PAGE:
The declaration Thursday, however, was wildly popular among the ethnic Russians who make up the majority on the Crimean Peninsula. Store and road signs in the region are almost exclusively in Russian, not Ukrainian. Russian flags are flown from far more rooftops than are Ukrainian flags. School classes are taught in Russian, and it is the language most commonly spoken on the streets. Many residents say they do not understand a word of Ukrainian.
At a square in front of Sevastopol’s City Hall, where a sign saying “Kiev doesn’t tell us what to do” was taped to a front column, people wearing ribbons in the red, white and blue stripes of the Russian flag said they hate pro-Western Ukrainians, Obama and America equally.
“Of course, everyone will vote to be part of Russia, because we are Russian people,” said a woman carrying a small pennant bearing a likeness of Russian President Vladimir Putin. “We want it tomorrow.” She refused to give her name, saying she does not trust Americans.
Several people said they were ethnic Ukrainians but had lived for a long time in Crimea and were prepared to vote in favor of joining Russia.
“Sevastopol. Crimea. Russia. There is no other option,” said Leonid Klemenko, 72, a retired watch repairman.
The head of the Tatars in Crimea urged people to boycott the referendum, regardless of their ethnicity.
But in a place that looks like a craggy Mediterranean version of Russia, many had a sense that a vote to break away from Ukraine is inevitable.
“Why postpone it?” said Vladimir Galichnikov, a 27-year-old security guard. “The economy will be better under Russia. Russia has a better army. Everything’s going to be better with Russia.”
Although many residents in Crimea went about their business as usual, strolling in parks, dining in restaurants and attending concerts and art exhibits, tensions ratcheted up noticeably in a few locations.
On Wednesday, soldiers without insignia did not impede navy wives, curious neighbors, priests and journalists from approaching three Ukrainian ships in the Sevastopol harbor whose sailors have resisted demands to switch allegiances. But Thursday, men wearing an assortment of camouflage uniforms formed a cordon and turned away everyone who tried to get closer.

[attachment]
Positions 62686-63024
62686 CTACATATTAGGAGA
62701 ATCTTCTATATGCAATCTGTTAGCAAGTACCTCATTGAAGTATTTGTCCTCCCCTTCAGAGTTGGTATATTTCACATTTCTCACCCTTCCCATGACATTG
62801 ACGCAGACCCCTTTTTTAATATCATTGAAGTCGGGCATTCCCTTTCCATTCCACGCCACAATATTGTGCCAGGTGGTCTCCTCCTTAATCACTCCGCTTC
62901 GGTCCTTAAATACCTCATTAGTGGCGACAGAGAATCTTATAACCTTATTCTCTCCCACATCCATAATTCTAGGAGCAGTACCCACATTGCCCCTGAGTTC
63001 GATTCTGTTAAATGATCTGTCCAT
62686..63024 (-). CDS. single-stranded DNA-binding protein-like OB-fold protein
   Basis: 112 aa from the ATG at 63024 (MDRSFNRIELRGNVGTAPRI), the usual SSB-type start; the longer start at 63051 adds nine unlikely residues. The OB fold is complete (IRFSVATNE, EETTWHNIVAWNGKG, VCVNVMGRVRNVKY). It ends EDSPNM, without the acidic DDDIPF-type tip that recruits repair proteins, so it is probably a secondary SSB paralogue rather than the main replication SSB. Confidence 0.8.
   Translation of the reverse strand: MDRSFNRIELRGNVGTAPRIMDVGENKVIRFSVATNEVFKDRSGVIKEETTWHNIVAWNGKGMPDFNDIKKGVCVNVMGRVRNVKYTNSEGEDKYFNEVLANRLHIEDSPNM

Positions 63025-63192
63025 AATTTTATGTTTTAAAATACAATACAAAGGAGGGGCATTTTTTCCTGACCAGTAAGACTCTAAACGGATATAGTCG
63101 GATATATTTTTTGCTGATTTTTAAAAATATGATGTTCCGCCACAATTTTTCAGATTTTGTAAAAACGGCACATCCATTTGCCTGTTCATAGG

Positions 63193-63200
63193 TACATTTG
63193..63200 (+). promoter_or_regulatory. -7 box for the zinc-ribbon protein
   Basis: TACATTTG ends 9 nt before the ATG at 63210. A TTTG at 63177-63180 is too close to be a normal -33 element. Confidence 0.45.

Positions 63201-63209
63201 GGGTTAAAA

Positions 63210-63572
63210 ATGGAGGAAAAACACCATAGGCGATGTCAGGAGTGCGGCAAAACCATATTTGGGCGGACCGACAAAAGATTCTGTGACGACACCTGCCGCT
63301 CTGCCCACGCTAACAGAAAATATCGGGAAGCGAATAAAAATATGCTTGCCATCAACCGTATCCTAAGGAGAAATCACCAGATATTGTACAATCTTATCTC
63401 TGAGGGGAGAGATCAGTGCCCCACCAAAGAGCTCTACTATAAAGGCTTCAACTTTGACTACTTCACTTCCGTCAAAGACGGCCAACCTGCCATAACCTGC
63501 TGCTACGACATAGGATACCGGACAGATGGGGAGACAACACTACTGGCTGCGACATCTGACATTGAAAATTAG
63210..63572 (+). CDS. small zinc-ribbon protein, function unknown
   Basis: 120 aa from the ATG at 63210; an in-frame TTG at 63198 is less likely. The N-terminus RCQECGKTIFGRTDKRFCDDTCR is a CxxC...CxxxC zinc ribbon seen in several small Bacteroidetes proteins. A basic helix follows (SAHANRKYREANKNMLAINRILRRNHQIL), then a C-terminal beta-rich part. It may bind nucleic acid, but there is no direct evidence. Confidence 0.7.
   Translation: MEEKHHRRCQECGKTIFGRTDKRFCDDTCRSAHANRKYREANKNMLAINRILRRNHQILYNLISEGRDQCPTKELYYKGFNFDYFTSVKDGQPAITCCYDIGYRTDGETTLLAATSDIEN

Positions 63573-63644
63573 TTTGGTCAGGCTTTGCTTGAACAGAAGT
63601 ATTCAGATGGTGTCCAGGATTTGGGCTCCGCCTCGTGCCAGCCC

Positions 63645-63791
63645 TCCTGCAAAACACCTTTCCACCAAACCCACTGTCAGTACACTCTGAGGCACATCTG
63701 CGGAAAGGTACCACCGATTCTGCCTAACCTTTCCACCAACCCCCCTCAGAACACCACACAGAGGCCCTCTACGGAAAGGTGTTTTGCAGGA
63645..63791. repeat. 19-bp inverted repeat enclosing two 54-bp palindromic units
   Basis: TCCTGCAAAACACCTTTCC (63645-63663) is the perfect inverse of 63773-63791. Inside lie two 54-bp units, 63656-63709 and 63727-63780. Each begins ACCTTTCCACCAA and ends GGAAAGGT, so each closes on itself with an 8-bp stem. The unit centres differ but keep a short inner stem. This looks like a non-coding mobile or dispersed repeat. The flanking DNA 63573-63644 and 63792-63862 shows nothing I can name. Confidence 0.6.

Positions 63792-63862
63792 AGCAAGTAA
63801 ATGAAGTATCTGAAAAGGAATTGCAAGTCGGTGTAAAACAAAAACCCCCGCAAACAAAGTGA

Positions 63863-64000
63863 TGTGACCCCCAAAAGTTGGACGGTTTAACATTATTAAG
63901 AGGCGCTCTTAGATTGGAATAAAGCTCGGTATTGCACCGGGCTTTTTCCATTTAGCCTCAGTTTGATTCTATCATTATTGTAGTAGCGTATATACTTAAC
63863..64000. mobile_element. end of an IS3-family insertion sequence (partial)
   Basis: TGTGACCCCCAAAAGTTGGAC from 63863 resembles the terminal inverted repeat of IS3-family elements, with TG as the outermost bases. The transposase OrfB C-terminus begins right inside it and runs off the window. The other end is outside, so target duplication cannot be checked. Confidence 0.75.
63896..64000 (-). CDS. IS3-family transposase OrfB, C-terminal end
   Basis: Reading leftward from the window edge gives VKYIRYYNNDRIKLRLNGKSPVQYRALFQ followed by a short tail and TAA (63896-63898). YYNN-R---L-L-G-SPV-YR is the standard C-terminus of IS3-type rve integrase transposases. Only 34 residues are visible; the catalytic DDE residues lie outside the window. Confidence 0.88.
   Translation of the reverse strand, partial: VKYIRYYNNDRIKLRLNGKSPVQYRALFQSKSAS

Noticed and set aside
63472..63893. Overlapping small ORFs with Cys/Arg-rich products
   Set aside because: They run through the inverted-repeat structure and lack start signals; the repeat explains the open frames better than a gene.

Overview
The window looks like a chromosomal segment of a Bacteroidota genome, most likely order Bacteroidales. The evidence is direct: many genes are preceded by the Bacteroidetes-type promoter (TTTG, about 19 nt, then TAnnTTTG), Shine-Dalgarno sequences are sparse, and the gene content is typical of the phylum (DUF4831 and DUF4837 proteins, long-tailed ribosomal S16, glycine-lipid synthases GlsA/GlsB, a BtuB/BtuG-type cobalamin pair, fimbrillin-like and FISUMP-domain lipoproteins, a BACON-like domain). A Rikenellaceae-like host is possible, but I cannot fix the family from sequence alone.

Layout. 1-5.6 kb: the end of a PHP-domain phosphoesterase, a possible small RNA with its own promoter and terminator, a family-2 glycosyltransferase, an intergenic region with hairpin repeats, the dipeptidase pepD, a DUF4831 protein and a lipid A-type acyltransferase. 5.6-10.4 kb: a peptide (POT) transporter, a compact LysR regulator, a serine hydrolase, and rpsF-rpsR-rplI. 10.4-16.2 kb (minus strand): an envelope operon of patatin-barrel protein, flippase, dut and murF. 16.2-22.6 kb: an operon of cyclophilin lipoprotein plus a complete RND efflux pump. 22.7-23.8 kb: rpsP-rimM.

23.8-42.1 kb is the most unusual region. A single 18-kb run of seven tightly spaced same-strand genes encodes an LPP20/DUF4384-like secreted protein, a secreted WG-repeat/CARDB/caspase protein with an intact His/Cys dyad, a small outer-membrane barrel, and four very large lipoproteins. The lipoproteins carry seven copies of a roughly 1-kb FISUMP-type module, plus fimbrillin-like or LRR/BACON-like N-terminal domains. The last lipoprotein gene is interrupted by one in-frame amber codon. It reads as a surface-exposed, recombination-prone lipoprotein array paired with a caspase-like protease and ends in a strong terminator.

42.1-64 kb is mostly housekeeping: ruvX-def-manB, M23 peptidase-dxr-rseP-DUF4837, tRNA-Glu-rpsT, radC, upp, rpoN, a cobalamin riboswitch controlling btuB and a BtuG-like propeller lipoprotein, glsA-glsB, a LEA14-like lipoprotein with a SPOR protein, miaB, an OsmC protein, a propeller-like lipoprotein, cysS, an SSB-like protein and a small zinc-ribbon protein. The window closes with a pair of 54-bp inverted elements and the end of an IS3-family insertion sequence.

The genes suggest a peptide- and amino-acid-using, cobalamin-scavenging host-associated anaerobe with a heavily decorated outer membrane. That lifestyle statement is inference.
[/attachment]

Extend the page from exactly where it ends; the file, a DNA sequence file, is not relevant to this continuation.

At one spot near the port where families have flocked to glimpse the sailors, about two dozen men stood in a tight line behind a personnel carrier bearing Russian plates. One man in the group said they were with a self-defense unit.
Russian forces continued to harass the Ukrainian military, although in some areas, they appeared to be changing tactics. The commander of the Belbek military base near Sevastopol said Russian forces blockading part of the Ukrainian installation have abandoned ultimatums and are offering apartments to those who pledge allegiance to Crimea.
Col. Yuli Mamchur met for several hours with representatives of the blockading troops and gained permission to send someone to the airfield to inspect planes damaged during the standoff, which began this week. He said both the Ukrainian military and the Russians are now in control of the base.
Mamchur said the Russians offered to provide apartments to about 350 people who work on the base and lack adequate housing.
“They have changed their tactics,” he told reporters after the talks concluded. “Before, they made ultimatums. Now, they offer apartments.”
He said none of the Ukrainian military personnel had defected yet.
Faiola reported from Kiev. Kathy Lally and Isabel Gorst in Moscow contributed to this report.